Portable Yoga: 3 Practices You Can Take on the Road
As a yoga teacher and therapist, I’m always on the look out for ways to help you, my students, take your yoga practice with you when you leave class. While you probably already know there are benefits to practicing yoga more than once a week in a group class, you may feel stymied as to what exactly to do when practicing on your own.
For those of you who have attended my classes, you know I frequently point out how individual poses or practices from our group practice can be made “portable” for use at home. For example, a balancing pose could be done holding onto a kitchen counter while waiting for your morning coffee to brew. Or you could do simple joint rotations during the commercial breaks in your favorite TV shows. But my personal go-to, portable yoga practice is breath work.
Breathing practices, or pranayama, can be done anywhere, anytime. Like most yoga practices, breathing practices can serve to energize or to calm. The most portable ones are soothing breathing techniques you can employ when you are feeling anxious or agitated. As an added benefit, these practices are sufficiently subtle that you can practice them without disturbing the person sitting next to you. This is particularly helpful if you’re sitting in a crowded waiting room or in a cramped plane.
So here are three soothing “portable” breath practices you can take on the road—
Coherent breathing is a form of breathing that involves taking long slow breaths at a rate of about 5.5 breaths per minute. This technique was developed by a pair of psychiatrists in New York City who found it helped individual who undergone some type of trauma or with a severe mental health condition. Coherent breathing is also recommended to cardiac patients because of its stabilizing affect on heart rate variability. Your heart rate variability scoreis a general indication of the health of your autonomic nervous system. Studies have found that this type of breathing can reduce stress, increase alertness and boost your immune system.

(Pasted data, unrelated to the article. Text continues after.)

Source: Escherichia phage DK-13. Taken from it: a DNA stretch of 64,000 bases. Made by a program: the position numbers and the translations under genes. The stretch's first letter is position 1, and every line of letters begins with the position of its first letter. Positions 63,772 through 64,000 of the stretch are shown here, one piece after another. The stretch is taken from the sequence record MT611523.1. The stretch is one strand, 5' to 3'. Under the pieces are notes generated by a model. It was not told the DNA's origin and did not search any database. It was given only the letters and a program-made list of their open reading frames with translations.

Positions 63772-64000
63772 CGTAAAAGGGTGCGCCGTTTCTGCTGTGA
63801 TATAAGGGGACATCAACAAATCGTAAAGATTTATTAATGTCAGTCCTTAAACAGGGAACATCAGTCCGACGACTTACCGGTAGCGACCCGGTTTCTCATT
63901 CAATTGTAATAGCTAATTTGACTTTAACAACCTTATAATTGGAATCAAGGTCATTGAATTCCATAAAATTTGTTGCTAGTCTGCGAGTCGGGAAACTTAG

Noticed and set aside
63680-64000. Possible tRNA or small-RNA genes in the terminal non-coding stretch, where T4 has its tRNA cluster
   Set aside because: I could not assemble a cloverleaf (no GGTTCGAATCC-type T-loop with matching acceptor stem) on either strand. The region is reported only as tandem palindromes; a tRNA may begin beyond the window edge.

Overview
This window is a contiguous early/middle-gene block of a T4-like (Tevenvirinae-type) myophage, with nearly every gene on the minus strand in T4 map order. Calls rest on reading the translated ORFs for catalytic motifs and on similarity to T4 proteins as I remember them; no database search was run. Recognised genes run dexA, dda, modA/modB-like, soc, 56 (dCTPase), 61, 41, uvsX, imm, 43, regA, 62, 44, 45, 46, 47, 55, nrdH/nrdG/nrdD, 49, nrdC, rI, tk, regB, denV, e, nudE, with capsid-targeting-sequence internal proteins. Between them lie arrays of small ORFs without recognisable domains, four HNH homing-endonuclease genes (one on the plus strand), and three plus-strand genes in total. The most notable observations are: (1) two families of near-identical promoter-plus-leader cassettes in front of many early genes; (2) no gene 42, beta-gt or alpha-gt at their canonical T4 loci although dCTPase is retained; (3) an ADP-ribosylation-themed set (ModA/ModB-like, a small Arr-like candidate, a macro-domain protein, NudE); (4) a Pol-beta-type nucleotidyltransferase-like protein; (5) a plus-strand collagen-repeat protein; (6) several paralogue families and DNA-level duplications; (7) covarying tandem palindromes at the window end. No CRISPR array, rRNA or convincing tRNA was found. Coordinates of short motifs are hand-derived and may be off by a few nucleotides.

How to practice Coherent Breathing:
Sit or lie down comfortably. Slowly breath in, expanding your belly for a count of four or five. Pause, and exhale to a count of five or six. Repeat for 5-10 breaths. Ideally, you should practice coherent breathing for 5-10 minutes each day, but it’s a simple practice you can do while standing in line at the grocery store or waiting in the doctor’s office.
Three-part breathing (sometimes referred to as deergha swasam) is traditionally taught in beginner yoga classes. This practice serves to sooth the nervous system, reduce anxiety and aid with insomnia. Often it is taught lying down, but you can just as easily practice it seated in a chair.
How to practice Three-Part breathing:
Imagine your torso is in three parts: the low belly or abdomen, the lower ribs, and the chest. As you slowly inhale, allow your lower belly to expand. As you continue to inhale, feel your lower ribs expand out to the sides, drawing the breath up to your collarbones. Let the exhale be passive and smooth, reversing the flow of breath as you empty first your chest, then your ribs and finally your belly. You may choose to gently engage the lower abs on the exhale. I like to visualize the inhale as being like filling up a pitcher with water slowly from the bottom to the top. I imagine the exhale as pouring the water out of the pitcher to empty it. Again, you can do this for a few breaths or a few minutes to help bring calm into your mind and body.
Alternate Nostril or “Hand-to-Hand Breath”
This last breath practice is a variation of alternate nostril breathing (also known as nadi shodhana) which I call “hand-to-hand breath.” Because the hands rest in your lap, it is easy to practice while sitting in the car or on a plane. This type of breathing calms and centers the mind while also improving attention and increasing respiratory strength.
How to Practice Hand-to-hand breath:
Sit comfortably with your arms resting on your thighs, palms facing up. Take 1-2 easy breaths as you settle. Then bring your awareness to your right hand. Imagine inhaling the breath into your right palm and traveling up the length of your arm to the center of your chest. Pause briefly here and then visualize your exhale traveling down your left arm and exiting out your left palm. As you inhale again, imagine the breath entering through your left palm and traveling up the left arm to the center of your chest. Exhale the breath down the right arm and out the right palm. This is one complete cycle of breath. Continue for 4-6 additional cycles: inhale right, exhale left, inhale left, exhale right.
Next, visualize your breath entering through both palms and moving up both arms to the center of the chest. Imagine the breath moving up and out through the crown of your head as you exhale. Repeat this pattern for 3-4 more breaths. To complete your practice, rest for a few breaths, allowing the breath to flow easily and comfortably. Notice how your mind and body feels. You might consider trying this one lying in bed when you’re having trouble sleeping. It’s very soothing and relaxing. I invite you to visit my YouTube channel for a guided version of this practice.
I hope you’ll adopt these calming “portable” breath practices and take them with you wherever you go. Happy trails!
Sending love and light,